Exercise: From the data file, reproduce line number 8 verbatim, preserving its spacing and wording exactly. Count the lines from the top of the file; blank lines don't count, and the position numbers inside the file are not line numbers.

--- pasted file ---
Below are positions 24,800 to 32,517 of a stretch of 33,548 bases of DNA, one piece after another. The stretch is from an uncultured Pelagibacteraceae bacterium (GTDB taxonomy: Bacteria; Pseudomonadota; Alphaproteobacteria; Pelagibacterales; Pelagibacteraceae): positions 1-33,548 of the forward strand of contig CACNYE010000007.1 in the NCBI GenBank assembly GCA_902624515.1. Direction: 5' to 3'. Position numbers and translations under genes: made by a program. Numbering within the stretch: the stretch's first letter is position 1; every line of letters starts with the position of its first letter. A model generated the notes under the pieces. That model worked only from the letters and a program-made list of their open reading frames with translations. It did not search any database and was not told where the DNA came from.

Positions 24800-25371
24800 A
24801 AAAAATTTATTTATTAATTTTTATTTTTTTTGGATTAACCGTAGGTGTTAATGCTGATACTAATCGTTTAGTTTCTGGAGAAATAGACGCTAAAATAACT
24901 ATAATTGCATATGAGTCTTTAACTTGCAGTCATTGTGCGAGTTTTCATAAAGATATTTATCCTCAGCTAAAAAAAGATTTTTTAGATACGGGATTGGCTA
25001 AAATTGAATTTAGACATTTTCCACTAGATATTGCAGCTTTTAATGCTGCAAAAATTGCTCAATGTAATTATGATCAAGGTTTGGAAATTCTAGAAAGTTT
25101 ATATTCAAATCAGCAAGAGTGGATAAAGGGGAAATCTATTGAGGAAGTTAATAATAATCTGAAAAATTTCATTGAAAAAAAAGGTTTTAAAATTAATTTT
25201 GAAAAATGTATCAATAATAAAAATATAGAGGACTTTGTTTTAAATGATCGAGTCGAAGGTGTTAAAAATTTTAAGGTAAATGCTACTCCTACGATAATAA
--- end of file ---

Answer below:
25201 GAAAAATGTATCAATAATAAAAATATAGAGGACTTTGTTTTAAATGATCGAGTCGAAGGTGTTAAAAATTTTAAGGTAAATGCTACTCCTACGATAATAA